Today, it seems like there’s an even broader gap between generations in terms of behavioral expectations. Older generations expect traditional forms and styles of communication, while new lawyers are used to a more intimate and rapid exchange.

My advice to young lawyers is to observe and think before acting–in everything you do. It’s always helpful to observe how other people at your firm or in your practice area approach situations and try to emulate them.

Q: Should new attorneys get involved with the Commission on Professionalism? How can they participate?

A: Absolutely. The Commission is a helpful and thoughtful resource for new attorneys.

Our mentoring program is a great way for attorneys in their first five years of practice to gain support in the transition from law student to lawyer. Mentees are paired with more experienced professionals who share the nuances of legal practice and help build connections in the legal community.

Moreover, newly admitted attorneys must complete a six-hour basic skills course in professional responsibility. This requirement is fulfilled by the completion of our mentoring program.

I’d also encourage new attorneys to attend The Future Is Now on May 16. It will be a great opportunity to network with other legal professionals and learn how to apply innovations in the legal industry to your practice.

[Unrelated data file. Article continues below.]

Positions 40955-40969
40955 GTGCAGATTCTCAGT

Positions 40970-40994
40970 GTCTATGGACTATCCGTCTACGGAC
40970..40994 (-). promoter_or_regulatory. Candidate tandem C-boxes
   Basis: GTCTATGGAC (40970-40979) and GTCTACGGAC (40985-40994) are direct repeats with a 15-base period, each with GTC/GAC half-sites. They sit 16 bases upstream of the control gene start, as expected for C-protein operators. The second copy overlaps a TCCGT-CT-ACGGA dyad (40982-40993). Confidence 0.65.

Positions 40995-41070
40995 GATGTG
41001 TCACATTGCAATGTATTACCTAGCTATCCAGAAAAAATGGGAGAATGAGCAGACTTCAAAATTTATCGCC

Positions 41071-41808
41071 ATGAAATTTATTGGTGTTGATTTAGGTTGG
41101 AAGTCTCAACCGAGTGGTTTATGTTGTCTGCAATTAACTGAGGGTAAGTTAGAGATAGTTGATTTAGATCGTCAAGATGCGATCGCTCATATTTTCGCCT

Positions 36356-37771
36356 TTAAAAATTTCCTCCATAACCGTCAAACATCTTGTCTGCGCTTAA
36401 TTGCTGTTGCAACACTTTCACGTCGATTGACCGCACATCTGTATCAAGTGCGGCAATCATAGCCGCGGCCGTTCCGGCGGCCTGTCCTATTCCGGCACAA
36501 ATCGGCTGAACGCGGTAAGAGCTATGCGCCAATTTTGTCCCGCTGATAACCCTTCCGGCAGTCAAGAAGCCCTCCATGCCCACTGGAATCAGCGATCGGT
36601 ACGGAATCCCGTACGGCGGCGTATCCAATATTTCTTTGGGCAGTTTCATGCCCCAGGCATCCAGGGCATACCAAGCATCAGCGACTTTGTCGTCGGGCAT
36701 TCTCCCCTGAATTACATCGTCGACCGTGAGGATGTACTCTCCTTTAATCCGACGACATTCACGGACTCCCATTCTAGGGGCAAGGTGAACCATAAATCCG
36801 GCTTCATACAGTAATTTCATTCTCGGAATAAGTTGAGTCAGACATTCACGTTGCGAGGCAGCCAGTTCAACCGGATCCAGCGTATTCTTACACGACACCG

Q: Do you have any last pieces of advice for young lawyers?

A: It’s important to recognize that we are a community. As you spend time practicing, you will see the interconnected nature of our professional work and the importance of reputation in this community. The lawyer opposite you on a case isn’t a nameless person. She is an individual, operating like you as an officer of the court, and someone you’re likely to see again in court or in public. We owe it to her, and, in fact, owe it to each other, to be our best selves.

About Martin:

Martin Sinclair is an attorney with the firm of Sperling & Slater, P.C., and Chair of the Illinois Supreme Court Commission on Professionalism.

He joined Sperling & Slater in 2017. He practiced previously in the litigation group of Skadden, Arps, Slate, Meagher & Flom LLP, where he represented public and private companies and individuals in regulatory, administrative, and transactional matters including advising on corporate governance, complex disputes in the mergers and acquisitions context, class action lawsuits, shareholder derivative litigation, and commercial contracts. In addition, Mr. Sinclair defended civil investigations and conducted internal investigations in anti-corruption, fraud, securities and related matters. 

In his first year of practice, Mr. Sinclair clerked for the Honorable William J. Bauer on the United States Court of Appeals for the Seventh Circuit.

Mr. Sinclair maintains an active pro bono practice and serves currently as the President of the Northern District of Illinois Court Historical Association and a Director with Landmarks Illinois. He has served on Illinois Supreme Court Commission on Professionalism since 2015. He was appointed Chair of the Commission in 2019.